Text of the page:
And perhaps there is something unique about Matabeleland South.
The numerous ethnic groups including Ndebeles, Shonas, Kalangas, Sothos and Vendas, living together in peace says a lot about this beautiful place.
The unity among these groups shows that Zimbabweans may be diverse, but are one.
This is the unity President Mugabe advocates; the unity he reiterated last Saturday.
These Zimbabweans in Matobo seemed to be in agreement that: ‘Rhodes, his crew and their think-alike had, and have, no place in Matobo, Nyanga, Lupane, Masvingo, Chinhoyi, Mvurwi, Kwekwe or any other part of Zimbabwe’.
These (colonialists) were merely ‘visitors’ who in their greed found the country irresistible, colonised it and enslaved blacks, the rightful owners of the land.
That also contributed to the First Umvukela/Chimurenga in 1896 and Matobo District was another critical centre of resistance.
The hills, caves, precipitous kopjes, thick vegetation and general rocky terrain certainly made it ideal for the Matabele to wage a war of resistance against white settlers; in the process recording numerous victories.
It was also in Matobo District where Rhodes, in a so-called ‘act of bravery’, accompanied by John Grootboom, Hans Sauer, James Makunga, Vere Stent and Johan Colenbrander, held his so-called ‘great indaba’ (first indaba) with Matabele indunas and chief men on August 21 1896 ‘to make peace’.
But that notorious image of Rhodes sitting on top of a large ant-hill or termite hill, while Matabele indunas sat on the ground smacks of that superiority complex on the part of whites as Rhodes (the so-called ‘big white chief’) praised his race as ‘the finest flower of civilisation’.
It is one despicable image that reflects the thinking of whites even today.
That is why, across the Limpopo in 1985 while addressing his cabinet, apartheid South Africa president Pieter Willem Botha said:
“We do not pretend like other whites that we like blacks.
The fact that blacks look like human beings and act like human beings do not necessarily make them sensible human beings.
Hedgehogs are not porcupines and lizards are not crocodiles simply because they look alike.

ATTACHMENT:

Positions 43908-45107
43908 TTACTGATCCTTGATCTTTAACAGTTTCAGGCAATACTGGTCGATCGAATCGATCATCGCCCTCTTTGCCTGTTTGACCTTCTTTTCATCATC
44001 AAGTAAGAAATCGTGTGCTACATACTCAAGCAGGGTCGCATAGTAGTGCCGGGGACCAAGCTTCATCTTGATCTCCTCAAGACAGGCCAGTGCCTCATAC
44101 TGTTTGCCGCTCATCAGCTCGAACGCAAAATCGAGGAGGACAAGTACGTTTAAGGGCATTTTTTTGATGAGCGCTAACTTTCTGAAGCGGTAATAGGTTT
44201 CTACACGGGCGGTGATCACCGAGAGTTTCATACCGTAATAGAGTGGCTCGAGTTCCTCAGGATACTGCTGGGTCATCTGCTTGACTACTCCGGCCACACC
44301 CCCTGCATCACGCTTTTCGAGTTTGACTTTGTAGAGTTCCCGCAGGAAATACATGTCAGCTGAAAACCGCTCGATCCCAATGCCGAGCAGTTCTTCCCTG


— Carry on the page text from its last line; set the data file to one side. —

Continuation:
If God wanted us to be equal to the blacks, he would have created us all of a uniform colour and intellect.”
This explains why, even prior Zimbabwe’s independence on April 18 1980, blacks in the then Southern Rhodesia were segregated by the Ian Smith regime and Rhodesians in general, such that some couldn’t imagine being led by a black leader.
They (Rhodies) left the country and are now scattered all over the world, especially in places like Australia, South Africa, Britain and the US, pining for Rhodesia while sponsoring agents of regime change in Zimbabwe.
And although it took a protracted liberation struggle to attain independence, that ‘horse and rider’ mentality never went away and that’s why today the likes of Ben Freeth, Roy Bennett, Iain Kay and their ilk look down upon blacks.
That is why it was ‘simple’ for that racist American, Pamela Ramsay Taylor, in December last year, to call former US First Lady Michelle Obama ‘an ape in heels’.
That is why in Melbourne at the Australian Open in January this year, another American racist, ESPN’s sports commentator Doug Adler, compared African-American tennis ace, Venus Williams, to a gorilla.
That is why in the same US is a movement, Black Lives Matter, created in 2012, largely because in that so-called ‘land of the free’, there is this racist-driven wanton killing of black people by whites from time immemorial.
And last week in Matobo, President Mugabe summed it up when he said: “Surely for you to want to go to America kunotsvaga basa is stupid.
Kuri kutandwa vasiri maAmericans vari ikoko.
Iwe unenge washaya chiiko munyika mako?
So let us value our own country, and its resources; work hard to transform our natural resources.”